How Exercise Impacts Parkinson’s Disease

February 5, 2021

Clinical Contributors to this Story

Roger Rossi, D.O. contributes to topics such as Physical Medicine and Rehabilitation.

Parkinson’s disease is a progressive neurodegenerative disease of the brain that affects about 1.2 million people in the United States, with about 60,000 new patients diagnosed every year.

The rate of progression of the disease in each individual is variable in intensity and severity. Parkinson’s disease generally is described as progressing through five stages that consider posture and functional ability. But over the years, Parkinson’s disease can lead to various motor and non-motor symptoms that may include:

  • Impairment in walking and balance
  • Postural instability
  • Freezing of gait (FOG)
  • Diminished vocal quality
  • Trouble swallowing
  • Difficulties with activities of daily living
  • Sudden blood pressure changes when standing up
  • Constipation
  • Depression or anxiety
  • Psychosis
  • Difficulties maintaining sleep
  • Cognitive or intellectual decline

Medications are effective at managing some of the symptoms, but there is no cure for Parkinson’s disease. One of the most widely studied and effective treatments is a regimen of vigorous exercise, says Roger Rossi, D.O., the director of the Parkinson’s Disease and Movement Disorders Program at JFK Johnson Rehabilitation Institute.

How Exercise Helps Parkinson’s Patients

A regimen of intense exercise has been shown to be very beneficial, positively influencing many aspects of the disease. Studies have shown that various forms of exercise may reduce falls and associated injuries/fractures, slow the progression of the disease and even delay the onset of symptoms. Exercise may also positively affect various non-motor aspects of the disease including depression, anxiety and sleep. “Exercise has been shown to affect the brain,” Dr. Rossi says. “You’re exercising the brain in addition to the muscular and skeletal systems.”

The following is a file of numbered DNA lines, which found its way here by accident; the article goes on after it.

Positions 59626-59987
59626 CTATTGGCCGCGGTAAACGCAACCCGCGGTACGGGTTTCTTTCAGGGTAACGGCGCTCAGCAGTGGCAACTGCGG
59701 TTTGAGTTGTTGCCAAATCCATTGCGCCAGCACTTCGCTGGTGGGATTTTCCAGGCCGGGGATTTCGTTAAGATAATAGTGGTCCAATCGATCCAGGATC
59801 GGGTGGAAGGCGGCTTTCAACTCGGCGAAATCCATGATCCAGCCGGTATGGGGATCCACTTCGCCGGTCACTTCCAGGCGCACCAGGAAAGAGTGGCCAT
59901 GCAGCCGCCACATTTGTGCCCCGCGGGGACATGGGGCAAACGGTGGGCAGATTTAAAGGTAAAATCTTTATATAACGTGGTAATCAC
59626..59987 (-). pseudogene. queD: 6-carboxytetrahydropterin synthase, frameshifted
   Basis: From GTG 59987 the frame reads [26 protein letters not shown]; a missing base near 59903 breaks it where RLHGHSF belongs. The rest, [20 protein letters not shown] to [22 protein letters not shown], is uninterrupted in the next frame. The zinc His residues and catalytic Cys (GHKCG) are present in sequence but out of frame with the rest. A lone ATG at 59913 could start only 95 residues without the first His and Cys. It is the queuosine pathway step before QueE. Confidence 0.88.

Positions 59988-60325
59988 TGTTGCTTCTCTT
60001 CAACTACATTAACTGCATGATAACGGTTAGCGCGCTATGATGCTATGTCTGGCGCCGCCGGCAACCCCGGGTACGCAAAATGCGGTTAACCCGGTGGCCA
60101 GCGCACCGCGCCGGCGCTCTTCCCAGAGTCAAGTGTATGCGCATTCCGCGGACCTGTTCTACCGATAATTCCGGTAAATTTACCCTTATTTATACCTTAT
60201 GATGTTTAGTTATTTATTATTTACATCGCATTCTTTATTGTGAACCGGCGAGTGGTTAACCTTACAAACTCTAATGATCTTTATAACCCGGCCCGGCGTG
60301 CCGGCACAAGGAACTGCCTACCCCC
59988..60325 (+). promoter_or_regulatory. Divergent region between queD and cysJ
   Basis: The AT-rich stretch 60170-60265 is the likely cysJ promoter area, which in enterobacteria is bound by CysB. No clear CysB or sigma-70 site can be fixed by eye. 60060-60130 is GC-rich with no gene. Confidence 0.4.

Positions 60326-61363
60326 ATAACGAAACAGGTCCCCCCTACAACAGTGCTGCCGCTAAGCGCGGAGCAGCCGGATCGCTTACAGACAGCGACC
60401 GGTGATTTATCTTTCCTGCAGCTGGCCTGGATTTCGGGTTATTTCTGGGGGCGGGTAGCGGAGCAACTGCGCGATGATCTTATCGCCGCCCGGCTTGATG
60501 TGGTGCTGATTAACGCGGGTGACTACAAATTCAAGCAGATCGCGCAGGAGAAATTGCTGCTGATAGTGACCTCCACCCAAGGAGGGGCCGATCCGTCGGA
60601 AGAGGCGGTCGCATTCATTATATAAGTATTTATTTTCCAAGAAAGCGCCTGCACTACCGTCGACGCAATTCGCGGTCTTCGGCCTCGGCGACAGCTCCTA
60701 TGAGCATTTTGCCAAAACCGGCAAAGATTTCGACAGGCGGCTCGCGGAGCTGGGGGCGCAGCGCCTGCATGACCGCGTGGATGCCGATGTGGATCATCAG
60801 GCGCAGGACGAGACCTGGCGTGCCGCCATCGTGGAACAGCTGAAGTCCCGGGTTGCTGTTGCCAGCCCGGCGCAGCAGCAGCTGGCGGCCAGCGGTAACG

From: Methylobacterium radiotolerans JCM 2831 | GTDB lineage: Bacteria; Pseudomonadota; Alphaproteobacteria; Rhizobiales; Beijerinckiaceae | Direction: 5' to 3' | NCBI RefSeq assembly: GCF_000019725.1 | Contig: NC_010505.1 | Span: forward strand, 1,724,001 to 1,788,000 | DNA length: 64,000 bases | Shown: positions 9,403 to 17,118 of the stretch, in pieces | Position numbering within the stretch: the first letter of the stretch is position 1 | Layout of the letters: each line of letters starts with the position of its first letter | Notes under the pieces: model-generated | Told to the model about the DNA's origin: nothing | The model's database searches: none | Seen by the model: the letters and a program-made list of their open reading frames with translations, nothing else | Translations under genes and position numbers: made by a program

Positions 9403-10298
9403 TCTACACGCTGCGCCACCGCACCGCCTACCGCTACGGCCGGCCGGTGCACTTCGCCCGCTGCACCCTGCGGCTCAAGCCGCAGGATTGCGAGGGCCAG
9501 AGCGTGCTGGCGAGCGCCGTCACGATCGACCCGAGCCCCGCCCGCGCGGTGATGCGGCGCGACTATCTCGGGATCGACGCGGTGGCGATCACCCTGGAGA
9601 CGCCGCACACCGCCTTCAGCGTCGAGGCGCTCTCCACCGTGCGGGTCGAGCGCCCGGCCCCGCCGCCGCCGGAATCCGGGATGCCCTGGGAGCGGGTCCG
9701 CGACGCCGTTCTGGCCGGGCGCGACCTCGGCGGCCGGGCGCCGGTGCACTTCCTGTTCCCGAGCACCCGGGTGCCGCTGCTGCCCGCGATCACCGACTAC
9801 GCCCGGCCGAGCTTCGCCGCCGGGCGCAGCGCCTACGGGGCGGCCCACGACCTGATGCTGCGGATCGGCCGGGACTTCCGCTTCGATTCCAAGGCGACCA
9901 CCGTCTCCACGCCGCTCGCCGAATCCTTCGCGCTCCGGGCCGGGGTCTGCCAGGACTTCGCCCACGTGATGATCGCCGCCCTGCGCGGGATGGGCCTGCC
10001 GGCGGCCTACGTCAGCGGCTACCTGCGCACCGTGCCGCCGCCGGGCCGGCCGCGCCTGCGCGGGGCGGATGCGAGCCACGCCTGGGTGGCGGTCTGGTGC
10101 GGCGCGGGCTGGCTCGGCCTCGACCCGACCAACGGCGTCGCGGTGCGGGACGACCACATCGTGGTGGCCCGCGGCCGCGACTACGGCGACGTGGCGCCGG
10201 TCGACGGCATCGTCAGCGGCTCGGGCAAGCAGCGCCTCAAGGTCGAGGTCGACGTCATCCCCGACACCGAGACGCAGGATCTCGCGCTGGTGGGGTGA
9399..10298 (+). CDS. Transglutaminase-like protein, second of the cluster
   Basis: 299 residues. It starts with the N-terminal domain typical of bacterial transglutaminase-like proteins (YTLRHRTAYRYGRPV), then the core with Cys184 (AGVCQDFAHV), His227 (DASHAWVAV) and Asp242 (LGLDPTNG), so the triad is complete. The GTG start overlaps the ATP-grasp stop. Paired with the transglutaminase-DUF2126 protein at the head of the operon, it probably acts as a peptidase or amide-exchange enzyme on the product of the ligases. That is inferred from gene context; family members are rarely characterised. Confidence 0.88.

He adds, “In the brain, exercise causes the release of various neurotrophic factors—basically, these are molecules that support the growth, survival and differentiation of both developing and mature neurons, so they enhance the brain’s development and functioning potential.” This allows the brain to protect and nurture neurons that counter or slow the decline of motor and cognitive function.

Intense exercise is defined as elevating the heart rate, commonly between 60 percent and 80 percent of an individual’s maximum heart rate. So doing intense exercise doesn’t necessarily suggest excessive endeavors and can be achievable for all, he says.

Which Exercises Help?

The first evidence-based exercise research and commonly referred to study that showed benefits for Parkinson’s patients was Argentinian tango and dance.

More commonly understood exercises for individuals with Parkinson’s disease include those that strengthen bones and muscles, Dr. Rossi says. These types of exercises can correct some of the physical impacts of the disease, such as overall weakness, fatigue, balance, dexterity and posture. In addition to skilled therapies, community-based activities such as Pilates and yoga, as well as structural integration techniques are good for overall strength, balance and core stability. Often these activities are done in a social setting, so in addition to physical benefits, they offer psychosocial and cognitive well-being that can diminish depression and anxiety.

“There are many types of exercise, and the challenge remains identifying the specific exercise type best suited for each individual as well as duration and intensity.” Dr. Rossi says. “You have to identify what each individual patient needs based on their symptoms, physical exam and importantly their individual goals. We want them to be able to enjoy these activities so it is sustainable and most effective.”

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